With my house on the market, miniatures have been harder to work on. I've also had my sewing machine closed up to look like a desk. :D
But, it's easy enough to set up the ironing board and take the machine for a spin while still being flexible for last minute house showings. So, today I took out some garments that I already had cut and ready to sew.
This is the Grape Bubblicious Dress so named for the deep purple knit with scattered circle designs. I bought this jersey knit fabric from Fabric.com back in 2011. It's a border print, so I cut the dress to make use of the border design around the bottom. I cut the top in the deep purple area to blend with the upper part of the skirt.
The fit is looser since I eliminated the side zipper, but that makes for a wonderfully comfy summer dress.
The pattern is Simplicity 4273, and this is not the first time I've used this dress pattern. It's a very versatile pattern with a top, dress, skirt, pants and jacket. The dress is a five pattern piece garment and very easy to put together, however, the fit does change depending on the weight and stretch of the knit so constant fittings are recommended to save your sanity.
I was going through some old photos and found some of the costumes I've made over the years. The over gown is made from red linen with white satin detailing at the neckline as well as the upper arms above the chiffon sleeves. I used various trims throughout. The chemise is bronze silk with wide passementarie trim along the cuffs and lower edge.
This ensemble was inspired by The Lady and the Unicorn Desire tapestry.
image from Wikipedia
I found a drawing of this gown in the book Medieval Costume in England and France: The 13th, 14th and 15th Centuries by Mary G. Houston and adapted patterns from Patterns for Theatrical Costumes: Garments, Trims, and Accessories from Ancient Egypt to 1915 by Katherine Strand Holkeboer to create it.
The drawing captures the detailing beautifully.
The over gown has two long slits on the sides. It can be worn gathered into a belt to show the silk chemise underneath. The gown itself has no boning, and corsetry wasn't indicative of the times, but I like the look of a clean line at the bodice so I've worn one underneath.
The hat is made from McCall's 4806. It's been awhile since I made this outfit. I didn't change the pattern, but I remember adding steps to the construction based on my millinery experience. I used the same silk as the chemise and white satin from the dress.
This photo was taken at the Stronghold Olde English Faire.
It's a wonderful property that holds a faire every autumn, including tours of the Tudor revival mansion and tractor-pulled hayrides. My friend does a wonderful presentation called A Knight to Remember -- definitely a must-see! :D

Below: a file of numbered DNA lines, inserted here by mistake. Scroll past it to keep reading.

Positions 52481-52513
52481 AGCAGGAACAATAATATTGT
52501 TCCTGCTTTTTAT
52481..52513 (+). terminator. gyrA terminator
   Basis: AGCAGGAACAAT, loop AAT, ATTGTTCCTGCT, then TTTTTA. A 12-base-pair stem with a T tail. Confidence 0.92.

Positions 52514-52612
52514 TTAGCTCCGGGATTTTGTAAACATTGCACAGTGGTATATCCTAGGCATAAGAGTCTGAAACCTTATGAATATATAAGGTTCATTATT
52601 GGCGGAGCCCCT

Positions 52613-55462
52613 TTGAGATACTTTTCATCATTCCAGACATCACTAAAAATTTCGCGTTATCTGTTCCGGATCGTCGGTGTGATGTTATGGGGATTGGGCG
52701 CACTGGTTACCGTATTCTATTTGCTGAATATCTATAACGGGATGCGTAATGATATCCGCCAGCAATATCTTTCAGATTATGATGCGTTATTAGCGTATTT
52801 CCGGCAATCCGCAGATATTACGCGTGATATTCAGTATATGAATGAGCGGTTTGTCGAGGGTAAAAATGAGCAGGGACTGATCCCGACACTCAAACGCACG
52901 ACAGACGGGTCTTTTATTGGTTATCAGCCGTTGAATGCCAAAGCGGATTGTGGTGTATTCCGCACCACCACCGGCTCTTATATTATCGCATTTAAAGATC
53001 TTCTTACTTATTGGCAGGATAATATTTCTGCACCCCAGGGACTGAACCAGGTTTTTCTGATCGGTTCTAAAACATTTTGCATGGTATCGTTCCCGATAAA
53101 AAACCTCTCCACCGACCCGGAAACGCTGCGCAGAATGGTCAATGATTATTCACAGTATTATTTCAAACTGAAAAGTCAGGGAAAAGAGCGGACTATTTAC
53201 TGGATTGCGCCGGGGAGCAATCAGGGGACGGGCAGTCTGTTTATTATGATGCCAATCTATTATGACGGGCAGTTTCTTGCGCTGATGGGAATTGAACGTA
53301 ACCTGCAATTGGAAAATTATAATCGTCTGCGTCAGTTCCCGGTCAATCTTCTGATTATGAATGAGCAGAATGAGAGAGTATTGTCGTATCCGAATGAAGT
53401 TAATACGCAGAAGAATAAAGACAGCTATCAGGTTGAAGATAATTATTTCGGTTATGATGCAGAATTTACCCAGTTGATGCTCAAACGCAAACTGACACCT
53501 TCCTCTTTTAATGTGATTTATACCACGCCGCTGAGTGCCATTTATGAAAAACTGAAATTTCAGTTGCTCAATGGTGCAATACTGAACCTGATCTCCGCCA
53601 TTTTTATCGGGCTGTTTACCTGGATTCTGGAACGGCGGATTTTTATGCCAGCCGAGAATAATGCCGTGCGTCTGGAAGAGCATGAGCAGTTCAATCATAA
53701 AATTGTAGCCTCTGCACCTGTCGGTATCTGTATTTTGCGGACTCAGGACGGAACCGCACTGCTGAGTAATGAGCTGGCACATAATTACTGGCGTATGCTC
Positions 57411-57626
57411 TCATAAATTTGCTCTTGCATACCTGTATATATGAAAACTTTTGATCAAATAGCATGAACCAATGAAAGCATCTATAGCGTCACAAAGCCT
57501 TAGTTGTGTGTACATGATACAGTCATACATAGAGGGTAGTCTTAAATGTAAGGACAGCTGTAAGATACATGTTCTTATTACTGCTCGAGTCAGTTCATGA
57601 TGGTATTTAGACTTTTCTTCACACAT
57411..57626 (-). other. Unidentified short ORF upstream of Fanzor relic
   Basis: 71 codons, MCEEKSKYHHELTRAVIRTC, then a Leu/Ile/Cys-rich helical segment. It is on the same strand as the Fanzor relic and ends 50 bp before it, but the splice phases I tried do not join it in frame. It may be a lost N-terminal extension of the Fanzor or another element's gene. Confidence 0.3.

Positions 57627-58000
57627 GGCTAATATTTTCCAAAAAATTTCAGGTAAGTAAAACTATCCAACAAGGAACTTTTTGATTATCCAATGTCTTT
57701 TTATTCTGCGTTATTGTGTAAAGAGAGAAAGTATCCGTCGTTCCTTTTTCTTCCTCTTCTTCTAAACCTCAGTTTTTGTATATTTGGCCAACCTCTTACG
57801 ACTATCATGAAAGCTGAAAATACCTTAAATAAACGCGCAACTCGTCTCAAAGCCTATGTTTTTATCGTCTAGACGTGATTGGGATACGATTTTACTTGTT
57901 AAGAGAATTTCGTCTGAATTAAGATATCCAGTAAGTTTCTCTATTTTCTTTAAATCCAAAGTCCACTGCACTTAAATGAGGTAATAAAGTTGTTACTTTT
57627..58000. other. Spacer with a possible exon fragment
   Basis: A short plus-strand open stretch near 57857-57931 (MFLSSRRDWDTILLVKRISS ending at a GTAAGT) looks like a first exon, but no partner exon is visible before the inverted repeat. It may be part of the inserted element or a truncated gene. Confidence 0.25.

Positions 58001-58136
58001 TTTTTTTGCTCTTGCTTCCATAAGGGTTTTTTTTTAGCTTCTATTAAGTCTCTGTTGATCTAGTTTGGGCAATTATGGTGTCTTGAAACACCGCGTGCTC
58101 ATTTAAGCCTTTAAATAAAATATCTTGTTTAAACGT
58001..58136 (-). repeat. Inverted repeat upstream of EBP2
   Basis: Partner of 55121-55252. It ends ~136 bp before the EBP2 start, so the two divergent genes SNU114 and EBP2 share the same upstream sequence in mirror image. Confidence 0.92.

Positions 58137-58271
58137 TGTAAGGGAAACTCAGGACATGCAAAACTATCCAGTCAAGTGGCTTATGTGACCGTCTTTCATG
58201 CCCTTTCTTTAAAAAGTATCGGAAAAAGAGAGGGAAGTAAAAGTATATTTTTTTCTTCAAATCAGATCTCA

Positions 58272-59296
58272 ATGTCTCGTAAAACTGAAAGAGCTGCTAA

I've been in love with this dress from The Cat's Meow in Toronto since I first saw it last summer. Sadly, it is out of my price range, even though the boutique does offer layaway plans. I'd likely have to have it altered, too, since it is a size larger than I normally wear. :\
The boutique has a blog that features accessories as well as the fabulous window arrangements where I first saw this beautiful dress. I warn you - you will get lost in all the lovely vintage fashion. :D
The original dress is apparently a golden taupe, but I like the idea of a rich buttercream satin base. I've done some beadwork in the past but nothing freehand or this extensive. I'll have to dig out some photos of my Tudor gown to show you the beadwork on the skirt and sleeves.
The final part of the Steampunk Holiday ensemble is the jacket with faux vest.
I altered Simplicity 2172 to make the jacket - changing the front slightly and cropping a lot of the length. I also omitted the shoulder detailing, cuffs, pocket welts and back lacing.
I made a quick mockup of cotton fabric to test the fit and help with the front alteration. I altered the front pattern piece with the vest portion by cutting off the lower piece that attaches to the side front. I made a straight size 6, adding 3/8" to the front edge of the vest for a better fit over the corset.
I eliminated the pocket welts by using lining pattern piece 10 for the side front. This substitution and the omission of the back lacing cut down a lot of time in construction. I lined the chocolate velvet vest insert with brown satin and constructed each piece separate from the coat. I put the buttonholes in at this time since it's easier to work with a small piece.
When it came time to sewing in the lining, I basted the vest fronts to the jacket beforehand. This gives a more realistic impression of a vest under a jacket.
The rest of the jacket has charcoal and light grey polka dot satin lining. :D
To finish the outer edge, I added grey-brown Venise lace. I didn't limit the lace to the neckline but added it all the way around the suiting portion of the jacket.
The whole ensemble...
From the back...
The party was great fun with good food and good conversation. :]
As I mentioned in the previous post on the Steampunk Holiday ensemble, I finished the skirt about a week ago. It was a very simple pattern - front, back, lower flounce and a waistband.
I have it sitting a little low in today's photos, so I'll have to adjust that. But, it doesn't get in the way when I walk.
It looks great when walking, too...gets narrow at the knee and the fishtail flares.
It's made from Vogue 7698. I made no alterations except omitting the lining.
I added the knife pleated satin and velvet trim around the top of the fishtail flare. It's just enough to accent the drape of the fabric.
I think a proper steampunk ensemble is supposed to involve tall lace-up boots, but I didn't have time to shop for those. Instead, I'll be wearing these...Aerosoles Minor Role. :D